“Where there’s a hefty will, there’s a way. With its eccentric ensemble cast and all the family drama of Knives Out, OVER HER DEAD BODY is darkly funny and highly entertaining with more twists than a bus tour through the Hollywood Hills. Fans of Janet Evanovich and Elle Cosimano will be delighted.” ―Tessa Wegert, author of Death in the Family

“OVER HER DEAD BODY is a whodunnit with more twists and turns than a boardwalk roller coaster, where secrets abound, and nothing is what it seems. If you’re looking for a book that will keep you turning pages deep into the night, Susan Walter has absolutely written one.” ―Barbara Davis, bestselling author of The Keeper of Happy Endings

Susan Walter recently spent some time with The Big Thrill discussing her latest thriller, OVER HER DEAD BODY.

Which took shape first: plot, character, or setting?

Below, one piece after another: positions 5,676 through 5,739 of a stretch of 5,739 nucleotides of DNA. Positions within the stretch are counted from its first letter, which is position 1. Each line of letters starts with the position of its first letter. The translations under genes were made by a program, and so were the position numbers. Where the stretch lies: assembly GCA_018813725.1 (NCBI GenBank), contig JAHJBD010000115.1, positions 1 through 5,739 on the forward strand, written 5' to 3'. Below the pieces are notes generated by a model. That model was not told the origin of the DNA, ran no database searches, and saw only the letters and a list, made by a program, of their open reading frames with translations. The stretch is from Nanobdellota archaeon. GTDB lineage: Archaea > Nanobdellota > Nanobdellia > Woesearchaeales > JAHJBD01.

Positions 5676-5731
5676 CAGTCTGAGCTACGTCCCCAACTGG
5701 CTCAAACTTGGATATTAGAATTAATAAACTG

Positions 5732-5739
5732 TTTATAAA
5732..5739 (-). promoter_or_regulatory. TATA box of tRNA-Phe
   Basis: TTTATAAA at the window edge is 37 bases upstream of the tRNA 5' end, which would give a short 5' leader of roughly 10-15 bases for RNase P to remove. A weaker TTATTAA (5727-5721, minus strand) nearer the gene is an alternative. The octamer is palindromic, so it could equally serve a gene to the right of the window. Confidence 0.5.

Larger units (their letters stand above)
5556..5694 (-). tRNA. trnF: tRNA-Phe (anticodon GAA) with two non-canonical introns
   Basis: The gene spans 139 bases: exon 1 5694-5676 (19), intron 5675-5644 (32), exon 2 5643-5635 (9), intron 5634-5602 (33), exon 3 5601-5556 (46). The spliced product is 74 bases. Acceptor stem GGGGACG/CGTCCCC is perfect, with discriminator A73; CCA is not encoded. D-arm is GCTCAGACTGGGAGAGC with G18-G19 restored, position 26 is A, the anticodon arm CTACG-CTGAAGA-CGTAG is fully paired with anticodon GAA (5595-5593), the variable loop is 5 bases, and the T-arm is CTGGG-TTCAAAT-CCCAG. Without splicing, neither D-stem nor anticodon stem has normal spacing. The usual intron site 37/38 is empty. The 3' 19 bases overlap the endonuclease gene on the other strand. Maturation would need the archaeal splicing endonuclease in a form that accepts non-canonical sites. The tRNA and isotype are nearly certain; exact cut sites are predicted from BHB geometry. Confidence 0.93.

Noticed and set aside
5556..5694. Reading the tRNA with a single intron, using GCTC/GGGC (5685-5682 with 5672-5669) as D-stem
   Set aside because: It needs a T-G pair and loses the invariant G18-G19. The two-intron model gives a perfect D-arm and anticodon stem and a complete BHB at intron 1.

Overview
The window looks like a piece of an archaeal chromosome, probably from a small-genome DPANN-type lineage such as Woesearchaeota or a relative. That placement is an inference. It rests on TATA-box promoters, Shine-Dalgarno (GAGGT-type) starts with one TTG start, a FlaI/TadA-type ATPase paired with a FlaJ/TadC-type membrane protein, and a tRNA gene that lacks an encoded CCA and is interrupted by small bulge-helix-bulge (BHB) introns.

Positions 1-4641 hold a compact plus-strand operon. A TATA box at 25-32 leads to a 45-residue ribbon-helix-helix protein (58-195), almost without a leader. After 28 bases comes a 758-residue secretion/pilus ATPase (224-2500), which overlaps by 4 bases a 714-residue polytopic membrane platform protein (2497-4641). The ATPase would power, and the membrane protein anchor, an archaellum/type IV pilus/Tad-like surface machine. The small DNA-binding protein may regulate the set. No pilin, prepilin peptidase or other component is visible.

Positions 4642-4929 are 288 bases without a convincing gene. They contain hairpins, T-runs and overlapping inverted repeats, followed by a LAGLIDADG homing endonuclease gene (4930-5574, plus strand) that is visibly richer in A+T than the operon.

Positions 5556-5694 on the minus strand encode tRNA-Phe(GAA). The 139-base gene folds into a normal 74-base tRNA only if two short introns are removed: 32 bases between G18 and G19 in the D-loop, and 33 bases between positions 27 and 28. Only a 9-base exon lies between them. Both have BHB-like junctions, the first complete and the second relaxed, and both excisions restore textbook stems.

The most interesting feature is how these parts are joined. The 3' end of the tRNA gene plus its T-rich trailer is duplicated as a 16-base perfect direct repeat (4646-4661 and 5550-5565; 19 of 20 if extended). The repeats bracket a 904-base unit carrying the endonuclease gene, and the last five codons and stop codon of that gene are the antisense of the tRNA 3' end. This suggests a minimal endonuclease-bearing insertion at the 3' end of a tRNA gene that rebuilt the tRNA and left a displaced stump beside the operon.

This book started with the setting: a spooky old house in a fancy-schmancy suburb of Hollywood. I used to walk by it on my nightly dog walk, and I describe it exactly as is in the book. As a mystery writer must, I often mused about who might live down that dark, gravel drive … and what I would do if my dog disappeared down it!

Susan Walter

What attracts you to this book’s genre?
I love mysteries infused with humor. Big, Little, Lies is the book I wish I’d written – suspenseful and sassy without too much gore. I love books from multiple perspectives (The Guest List and The Last Mrs. Parrish are personal favorites) because they keep you guessing right ’til the end! So I try to combine these two sub-genres to give readers narrators who are sometimes funny, fiercely opinionated, often misunderstood, and always unreliable.